I am wondering about the logistics of a simple experiment with say 3 types of alcohols, and various concentrations of each, with a control(s)

I would like to research the effects of alcohol on mitosis. Do I need any expensive equipment or is it do-able with standard equipment? I am looking specifically at what I expect to be a negative impact on cell growth. Potential cell death and slowing of mitosis.

"We expect mitosis to slow and stop entirely or become corrupted as the amount of alcohol used increases. Of the three alcohols we will be testing, we expect some to be more damaging than others. The 3 chosen alcohols, listed in order of their hypothesised toxicity are Methanol, Ethanol and 2-methyl-2-butanol."

I am basically trying to see if tertiary alcohols are safer due to ethanols main metabolites acetaldehyde & acetic acid being more harmful/toxic? Since Tertiary alcohols for example, aren't metabolised into aldehydes. Which makes them less toxic than ethanol in theory.

Now I am unsure as to which cells to use to test upon, I'm also unsure as to the legitimacy of my hypothesis. Budget, time and a lack of knowledge is against me. I am researching as much as possible as quick as possible. Thankfully I have help available soon or I would be totally out my depth. This is me out of practice in the field trying to get a head start and help a friend out as best I can. I'll be his assistant and feel thats more than appropriate.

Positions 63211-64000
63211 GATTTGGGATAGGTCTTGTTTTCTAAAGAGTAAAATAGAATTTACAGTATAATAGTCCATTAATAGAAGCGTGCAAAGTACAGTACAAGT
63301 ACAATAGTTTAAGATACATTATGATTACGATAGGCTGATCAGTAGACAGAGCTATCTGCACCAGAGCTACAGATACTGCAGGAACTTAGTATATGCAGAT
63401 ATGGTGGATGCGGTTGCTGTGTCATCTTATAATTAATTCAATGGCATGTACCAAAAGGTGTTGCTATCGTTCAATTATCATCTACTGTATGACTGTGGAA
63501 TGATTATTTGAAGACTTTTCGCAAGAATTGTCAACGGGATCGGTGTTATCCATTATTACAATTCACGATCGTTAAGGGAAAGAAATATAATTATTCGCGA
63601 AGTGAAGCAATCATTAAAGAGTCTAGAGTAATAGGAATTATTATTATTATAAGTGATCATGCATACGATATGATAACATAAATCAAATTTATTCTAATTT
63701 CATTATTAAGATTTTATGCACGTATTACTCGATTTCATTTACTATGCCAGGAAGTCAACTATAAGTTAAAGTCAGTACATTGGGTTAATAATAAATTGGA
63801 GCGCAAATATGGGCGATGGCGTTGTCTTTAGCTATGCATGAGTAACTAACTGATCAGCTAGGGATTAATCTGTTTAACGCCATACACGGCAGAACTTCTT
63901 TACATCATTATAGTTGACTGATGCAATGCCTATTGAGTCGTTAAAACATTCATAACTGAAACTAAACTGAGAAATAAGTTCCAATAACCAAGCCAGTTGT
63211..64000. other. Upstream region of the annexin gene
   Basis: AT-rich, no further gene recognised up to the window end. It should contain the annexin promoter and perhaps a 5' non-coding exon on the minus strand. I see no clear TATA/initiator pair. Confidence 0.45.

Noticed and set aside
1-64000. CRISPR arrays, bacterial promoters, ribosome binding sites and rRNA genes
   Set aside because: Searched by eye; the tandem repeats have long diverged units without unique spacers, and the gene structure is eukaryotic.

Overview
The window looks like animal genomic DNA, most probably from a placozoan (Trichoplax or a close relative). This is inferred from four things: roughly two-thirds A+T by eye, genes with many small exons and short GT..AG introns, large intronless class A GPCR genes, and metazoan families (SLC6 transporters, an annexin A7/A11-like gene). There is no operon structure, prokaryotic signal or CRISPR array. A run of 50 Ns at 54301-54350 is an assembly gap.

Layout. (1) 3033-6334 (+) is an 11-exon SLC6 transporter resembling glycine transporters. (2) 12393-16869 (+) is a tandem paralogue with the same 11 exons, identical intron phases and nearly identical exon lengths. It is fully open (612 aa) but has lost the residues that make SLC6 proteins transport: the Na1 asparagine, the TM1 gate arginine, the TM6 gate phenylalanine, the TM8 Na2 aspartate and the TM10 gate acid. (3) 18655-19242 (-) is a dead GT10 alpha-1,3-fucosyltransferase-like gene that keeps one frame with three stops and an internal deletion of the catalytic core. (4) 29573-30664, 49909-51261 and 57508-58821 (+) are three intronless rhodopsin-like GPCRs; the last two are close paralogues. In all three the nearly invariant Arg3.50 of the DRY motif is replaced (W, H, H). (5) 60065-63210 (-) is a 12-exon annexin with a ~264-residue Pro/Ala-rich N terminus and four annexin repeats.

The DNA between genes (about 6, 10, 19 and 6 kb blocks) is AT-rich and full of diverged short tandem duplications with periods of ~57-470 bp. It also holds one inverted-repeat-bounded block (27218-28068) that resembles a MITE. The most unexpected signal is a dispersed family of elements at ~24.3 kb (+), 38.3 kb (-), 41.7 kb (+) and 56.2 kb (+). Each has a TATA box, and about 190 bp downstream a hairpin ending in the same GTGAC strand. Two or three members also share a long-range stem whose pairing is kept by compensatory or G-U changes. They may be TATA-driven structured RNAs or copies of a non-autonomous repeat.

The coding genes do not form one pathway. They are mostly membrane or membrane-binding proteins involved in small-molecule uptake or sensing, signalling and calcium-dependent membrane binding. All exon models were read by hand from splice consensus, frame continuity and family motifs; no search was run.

I realise I can't test for too many things. I need one clear goal. If we choose to test certain cells over others do you have any suggestions? and why?

The liver processes ethanol into acetaldehyde & acetic acid. So I would need these chemicals potentially in order to properly test ethanols effects on cells?

I am so out of my depth I feel right now I'm hoping for a prod in the right direction.

The 3 chosen alcohols, listed in order of their hypothesized toxicity are Methanol, Ethanol and 2-methyl-2-butanol. - concentrations of each yet to be considered.

I suffer from dyslexia and my wording is bad at the best of times. But please realize this is a very first draft / ideas on the table. Any help at all is appreciated, apologies for my lack of knowledge in the field. I'm trying to refresh my studies from 10 years ago in 2 days.


3 Answers 3


Great idea! It seems that this research has been done before and your hypothesis is correct, but testing a wide variety of alcohols and testing your hypothesis for each one of them would be a great project.

Now, to do this, I would expect you would need to check the growth of the cells after certain periods of time. How would you do this? Well, the best device would be a hemocytometer. It looks like the price varies from 10.00 - 400.00 which is pretty cheap. Of course, there would be mitosis if there is growth during periods of time, which means there would be more cells after certain periods of time.

What cells to choose? I would choose something easy to work with, such as E.coli. It is safe and easy to work with. It needs minimal resources. Here's a link to a simple culture you can probably make at home:


Later, however, when you get good data, you can use mammalian and human cells to show that the research is relevant to human beings. However, mammalian cells are harder to grow because mammalian cells grow slower than bacteria and fungi and moreover contamination can cause problems. You would also need biosafety cabinets or laminar flow hoods and learn of aseptic and sterile technique.